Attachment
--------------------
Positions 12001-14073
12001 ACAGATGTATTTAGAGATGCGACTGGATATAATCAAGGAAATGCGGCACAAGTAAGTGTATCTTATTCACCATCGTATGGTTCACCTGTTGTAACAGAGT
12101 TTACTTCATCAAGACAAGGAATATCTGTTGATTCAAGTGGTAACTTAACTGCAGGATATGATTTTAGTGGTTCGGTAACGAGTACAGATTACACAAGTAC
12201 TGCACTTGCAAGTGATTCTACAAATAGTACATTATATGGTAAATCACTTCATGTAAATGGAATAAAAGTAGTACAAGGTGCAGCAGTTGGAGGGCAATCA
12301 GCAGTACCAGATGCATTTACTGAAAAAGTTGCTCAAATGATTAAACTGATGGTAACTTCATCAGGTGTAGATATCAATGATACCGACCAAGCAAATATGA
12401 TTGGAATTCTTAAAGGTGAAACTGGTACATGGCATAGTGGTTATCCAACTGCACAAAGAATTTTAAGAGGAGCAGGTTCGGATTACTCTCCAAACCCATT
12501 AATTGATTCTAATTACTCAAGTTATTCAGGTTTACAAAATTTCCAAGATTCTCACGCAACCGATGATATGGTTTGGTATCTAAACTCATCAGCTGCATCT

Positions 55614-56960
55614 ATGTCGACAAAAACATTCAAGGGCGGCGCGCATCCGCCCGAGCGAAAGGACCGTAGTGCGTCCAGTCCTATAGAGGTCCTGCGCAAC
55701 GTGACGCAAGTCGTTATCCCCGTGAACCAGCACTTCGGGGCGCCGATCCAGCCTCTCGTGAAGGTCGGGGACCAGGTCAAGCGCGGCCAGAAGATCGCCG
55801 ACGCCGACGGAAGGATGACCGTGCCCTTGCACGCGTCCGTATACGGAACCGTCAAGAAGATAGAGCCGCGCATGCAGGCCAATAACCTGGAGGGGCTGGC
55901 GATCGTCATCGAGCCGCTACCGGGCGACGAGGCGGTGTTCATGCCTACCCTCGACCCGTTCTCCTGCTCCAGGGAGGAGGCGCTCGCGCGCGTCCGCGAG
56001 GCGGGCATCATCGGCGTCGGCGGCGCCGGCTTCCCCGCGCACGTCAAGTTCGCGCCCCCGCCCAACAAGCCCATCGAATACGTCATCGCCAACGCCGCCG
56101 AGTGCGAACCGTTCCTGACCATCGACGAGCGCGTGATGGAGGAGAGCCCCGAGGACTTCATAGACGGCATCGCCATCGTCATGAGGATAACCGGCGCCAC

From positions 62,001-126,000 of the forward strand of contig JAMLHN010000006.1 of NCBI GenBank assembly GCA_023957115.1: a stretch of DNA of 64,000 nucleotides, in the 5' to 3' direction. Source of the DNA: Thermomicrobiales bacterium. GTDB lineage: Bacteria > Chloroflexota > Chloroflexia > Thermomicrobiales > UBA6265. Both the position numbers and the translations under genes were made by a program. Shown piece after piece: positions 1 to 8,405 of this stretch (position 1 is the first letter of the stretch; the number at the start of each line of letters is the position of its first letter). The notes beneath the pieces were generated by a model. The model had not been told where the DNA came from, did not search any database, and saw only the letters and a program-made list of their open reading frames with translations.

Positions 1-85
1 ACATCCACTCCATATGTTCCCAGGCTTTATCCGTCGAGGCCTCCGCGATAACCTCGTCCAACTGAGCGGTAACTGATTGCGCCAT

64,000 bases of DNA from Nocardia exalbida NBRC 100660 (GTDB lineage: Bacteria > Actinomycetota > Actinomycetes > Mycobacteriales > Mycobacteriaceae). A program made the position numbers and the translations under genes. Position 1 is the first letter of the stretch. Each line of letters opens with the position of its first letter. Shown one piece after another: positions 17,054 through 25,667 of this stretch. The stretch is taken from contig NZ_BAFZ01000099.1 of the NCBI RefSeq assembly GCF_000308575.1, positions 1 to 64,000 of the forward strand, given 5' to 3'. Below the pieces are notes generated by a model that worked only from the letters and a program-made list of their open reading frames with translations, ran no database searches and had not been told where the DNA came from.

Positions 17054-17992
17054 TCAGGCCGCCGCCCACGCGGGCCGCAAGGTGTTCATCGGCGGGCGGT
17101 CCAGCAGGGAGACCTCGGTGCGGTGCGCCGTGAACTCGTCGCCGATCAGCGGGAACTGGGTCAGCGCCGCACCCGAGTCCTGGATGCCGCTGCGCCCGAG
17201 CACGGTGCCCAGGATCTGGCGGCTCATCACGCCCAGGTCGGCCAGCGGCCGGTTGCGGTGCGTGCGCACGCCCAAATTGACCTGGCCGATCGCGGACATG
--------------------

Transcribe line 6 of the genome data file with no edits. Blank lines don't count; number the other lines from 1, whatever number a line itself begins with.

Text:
12401 TTGGAATTCTTAAAGGTGAAACTGGTACATGGCATAGTGGTTATCCAACTGCACAAAGAATTTTAAGAGGAGCAGGTTCGGATTACTCTCCAAACCCATT